All Posts By Guest Blogger

Next Iron Chef Exit Interview: Chef Tio’s Parting Words

by in Shows, November 15th, 2010
Chef Tio's advice to future rivals: "Follow through and listen to your gut."

The experience I had on The Next Iron Chef was “once in a lifetime.” I met and worked with nine great chefs, pushing the boundaries of what I thought I could do each time I approached a challenge. It taught me more about myself and my willingness to take risks in order to make things happen.

I always say you should never look back and say, “What if…?” Unfortunately, I didn’t listen to my own advice. When I was plating my Moi dishes, I literally hesitated when I was on the ginger-braised daikon portion of the dish, thinking I wanted to add a pinch of Maldon salt to add that crunch and add that bright, clean, up-front flavor to the dish. I know Simon Majumdar is more salt-sensitive, so I opted not to add it, and Michael Symon thought that dish needed a touch more salt. If you hesitate, it means you should follow through and listen to your gut. I did not.

In this case, I can’t think about the “what if…”, I focus on the fact that I was a strong competitor who gave all the other chefs a run for their money. I represented myself and my cooking proudly and with integrity every time I stepped into battle.

Celina Tio

Look inside Chef Tio’s Next Iron Chef journal and flip through our behind-the-scenes gallery from Episode 7.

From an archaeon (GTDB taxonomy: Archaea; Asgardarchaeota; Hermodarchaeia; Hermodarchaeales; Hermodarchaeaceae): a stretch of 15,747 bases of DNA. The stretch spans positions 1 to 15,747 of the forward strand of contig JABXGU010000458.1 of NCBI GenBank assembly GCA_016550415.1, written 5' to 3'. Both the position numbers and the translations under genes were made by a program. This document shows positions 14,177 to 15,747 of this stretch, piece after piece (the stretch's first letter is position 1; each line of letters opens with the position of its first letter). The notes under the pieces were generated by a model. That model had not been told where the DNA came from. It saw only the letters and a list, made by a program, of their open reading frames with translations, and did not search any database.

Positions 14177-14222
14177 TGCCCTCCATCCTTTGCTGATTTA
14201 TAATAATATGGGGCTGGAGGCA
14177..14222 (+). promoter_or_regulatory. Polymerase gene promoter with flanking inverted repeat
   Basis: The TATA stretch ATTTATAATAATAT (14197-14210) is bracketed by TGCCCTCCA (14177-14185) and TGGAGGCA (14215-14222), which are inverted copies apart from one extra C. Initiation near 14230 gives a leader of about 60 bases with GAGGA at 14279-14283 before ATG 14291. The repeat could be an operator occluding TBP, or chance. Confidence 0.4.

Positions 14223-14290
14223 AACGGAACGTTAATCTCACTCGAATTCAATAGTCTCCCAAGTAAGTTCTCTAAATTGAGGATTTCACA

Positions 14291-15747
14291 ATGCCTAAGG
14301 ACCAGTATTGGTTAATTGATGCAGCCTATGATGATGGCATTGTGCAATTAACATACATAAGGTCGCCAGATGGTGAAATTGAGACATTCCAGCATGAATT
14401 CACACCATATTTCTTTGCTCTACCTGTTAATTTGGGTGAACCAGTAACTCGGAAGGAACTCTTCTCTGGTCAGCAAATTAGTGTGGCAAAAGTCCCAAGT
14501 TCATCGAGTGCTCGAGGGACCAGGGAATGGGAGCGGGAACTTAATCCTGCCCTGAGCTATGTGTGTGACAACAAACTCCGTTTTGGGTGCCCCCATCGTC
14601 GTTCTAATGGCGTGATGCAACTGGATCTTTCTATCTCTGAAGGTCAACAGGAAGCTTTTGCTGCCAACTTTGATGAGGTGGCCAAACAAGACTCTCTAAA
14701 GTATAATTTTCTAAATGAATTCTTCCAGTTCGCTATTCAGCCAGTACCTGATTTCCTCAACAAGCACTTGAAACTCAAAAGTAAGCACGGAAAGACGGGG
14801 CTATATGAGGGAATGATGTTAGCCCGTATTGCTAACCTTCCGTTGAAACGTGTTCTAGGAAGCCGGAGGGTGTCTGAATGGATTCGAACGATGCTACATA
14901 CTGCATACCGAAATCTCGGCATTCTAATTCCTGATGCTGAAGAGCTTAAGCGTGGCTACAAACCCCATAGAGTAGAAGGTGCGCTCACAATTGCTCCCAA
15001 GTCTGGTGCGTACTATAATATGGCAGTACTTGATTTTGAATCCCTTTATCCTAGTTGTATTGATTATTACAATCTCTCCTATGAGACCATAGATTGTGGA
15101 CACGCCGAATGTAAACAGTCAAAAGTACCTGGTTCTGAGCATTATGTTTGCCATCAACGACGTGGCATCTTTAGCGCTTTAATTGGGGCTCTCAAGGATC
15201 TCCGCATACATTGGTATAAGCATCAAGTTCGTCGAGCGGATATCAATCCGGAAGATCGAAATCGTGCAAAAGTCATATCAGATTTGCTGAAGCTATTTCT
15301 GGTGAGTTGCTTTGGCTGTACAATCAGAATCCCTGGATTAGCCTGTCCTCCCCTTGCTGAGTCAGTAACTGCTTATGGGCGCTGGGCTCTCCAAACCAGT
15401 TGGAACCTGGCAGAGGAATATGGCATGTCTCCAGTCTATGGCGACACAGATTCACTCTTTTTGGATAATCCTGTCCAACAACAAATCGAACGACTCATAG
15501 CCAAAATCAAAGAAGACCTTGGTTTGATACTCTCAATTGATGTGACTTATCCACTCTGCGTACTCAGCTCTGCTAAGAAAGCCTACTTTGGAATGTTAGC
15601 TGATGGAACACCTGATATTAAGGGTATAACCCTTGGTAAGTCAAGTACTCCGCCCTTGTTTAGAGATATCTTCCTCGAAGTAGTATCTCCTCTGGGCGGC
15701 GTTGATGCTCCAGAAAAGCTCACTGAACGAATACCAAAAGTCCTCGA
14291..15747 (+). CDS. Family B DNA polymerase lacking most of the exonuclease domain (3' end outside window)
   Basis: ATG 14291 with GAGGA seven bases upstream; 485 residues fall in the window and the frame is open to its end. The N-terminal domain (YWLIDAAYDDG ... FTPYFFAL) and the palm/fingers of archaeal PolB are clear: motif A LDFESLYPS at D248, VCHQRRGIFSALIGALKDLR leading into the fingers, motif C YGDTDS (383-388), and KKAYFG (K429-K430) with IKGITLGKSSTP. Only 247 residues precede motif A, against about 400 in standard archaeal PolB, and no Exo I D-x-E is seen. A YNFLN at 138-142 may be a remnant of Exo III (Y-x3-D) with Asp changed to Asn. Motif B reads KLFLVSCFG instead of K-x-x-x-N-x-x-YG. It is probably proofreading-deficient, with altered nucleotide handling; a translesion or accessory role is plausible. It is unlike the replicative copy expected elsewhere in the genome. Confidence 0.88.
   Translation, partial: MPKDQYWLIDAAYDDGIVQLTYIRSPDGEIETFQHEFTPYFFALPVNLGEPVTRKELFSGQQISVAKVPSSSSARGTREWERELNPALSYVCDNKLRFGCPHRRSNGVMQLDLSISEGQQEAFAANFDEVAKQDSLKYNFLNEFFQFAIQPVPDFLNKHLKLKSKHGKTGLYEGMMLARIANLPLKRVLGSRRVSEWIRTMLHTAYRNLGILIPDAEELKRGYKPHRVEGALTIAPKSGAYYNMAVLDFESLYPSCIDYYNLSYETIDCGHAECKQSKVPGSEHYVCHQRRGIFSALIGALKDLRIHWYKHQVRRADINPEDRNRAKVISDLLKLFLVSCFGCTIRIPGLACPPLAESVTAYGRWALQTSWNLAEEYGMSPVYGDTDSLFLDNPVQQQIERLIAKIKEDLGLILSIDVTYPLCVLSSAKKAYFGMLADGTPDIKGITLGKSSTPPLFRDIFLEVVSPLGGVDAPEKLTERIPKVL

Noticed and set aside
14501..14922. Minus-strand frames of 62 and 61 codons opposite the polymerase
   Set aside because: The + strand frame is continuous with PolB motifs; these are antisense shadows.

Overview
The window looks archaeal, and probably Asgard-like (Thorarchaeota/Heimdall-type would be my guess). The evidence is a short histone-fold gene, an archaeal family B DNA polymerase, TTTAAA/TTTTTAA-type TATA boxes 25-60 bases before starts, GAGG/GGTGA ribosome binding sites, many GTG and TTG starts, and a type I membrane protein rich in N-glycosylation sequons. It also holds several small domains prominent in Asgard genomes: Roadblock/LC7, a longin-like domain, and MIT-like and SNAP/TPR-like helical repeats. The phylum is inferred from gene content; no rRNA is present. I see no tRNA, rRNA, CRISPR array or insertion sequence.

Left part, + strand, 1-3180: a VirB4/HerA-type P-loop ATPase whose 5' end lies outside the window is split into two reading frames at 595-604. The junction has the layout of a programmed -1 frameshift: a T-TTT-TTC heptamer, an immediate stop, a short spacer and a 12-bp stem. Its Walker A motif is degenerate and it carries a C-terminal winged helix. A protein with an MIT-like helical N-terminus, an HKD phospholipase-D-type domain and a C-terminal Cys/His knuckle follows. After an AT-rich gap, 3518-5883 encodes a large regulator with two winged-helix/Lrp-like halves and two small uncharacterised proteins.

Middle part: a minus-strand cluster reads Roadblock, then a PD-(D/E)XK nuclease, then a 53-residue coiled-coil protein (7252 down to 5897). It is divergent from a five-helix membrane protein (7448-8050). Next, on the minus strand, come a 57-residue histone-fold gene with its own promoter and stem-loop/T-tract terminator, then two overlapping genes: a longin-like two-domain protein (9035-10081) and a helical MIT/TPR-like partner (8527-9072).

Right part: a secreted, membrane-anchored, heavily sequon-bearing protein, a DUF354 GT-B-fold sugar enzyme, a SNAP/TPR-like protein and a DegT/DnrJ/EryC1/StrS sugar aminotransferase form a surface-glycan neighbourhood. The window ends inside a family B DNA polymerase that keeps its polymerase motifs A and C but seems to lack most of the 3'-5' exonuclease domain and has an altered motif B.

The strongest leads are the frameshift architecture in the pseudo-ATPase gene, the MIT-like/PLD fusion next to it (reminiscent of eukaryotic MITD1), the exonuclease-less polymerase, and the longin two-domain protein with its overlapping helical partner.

More about Celina Tio
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Witches’ Brew: 5 Spooktacular Halloween Drinks

by in View All Posts, October 29th, 2010
Claire Robinson - Dark and Spooky Cocktail Recipe
Claire Robinson's Dark and Spooky - Image Courtesy Food Network Magazine

It’s hard to believe that Halloween is almost upon us! Whether you plan on trick-or-treating with the kids or celebrating with more experienced Halloweeners, these frightfully festive drinks will get every ghost and goblin in the spirit.

Try these Halloween cocktails – if you dare….

Next Iron Chef Exit Interview: Chef Dumont’s Parting Words

by in Shows, October 18th, 2010
Chef Dumont on the Next Iron Chef experience: "I take with me amazing friendships with the other chefs and a renewed belief that nothing ventured is nothing gained."

So here it is, the end of the line for me on The Next Iron Chef, but I am walking away with my head held high. I looked at this competition in the way that I have learned to look at all things that life has presented to me: This is no dress rehearsal, so grab life and live it to the fullest for all its ups and downs. That is how I was on the show.

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Next Iron Chef: Duskie’s Pineapple Problem

by in Shows, October 7th, 2010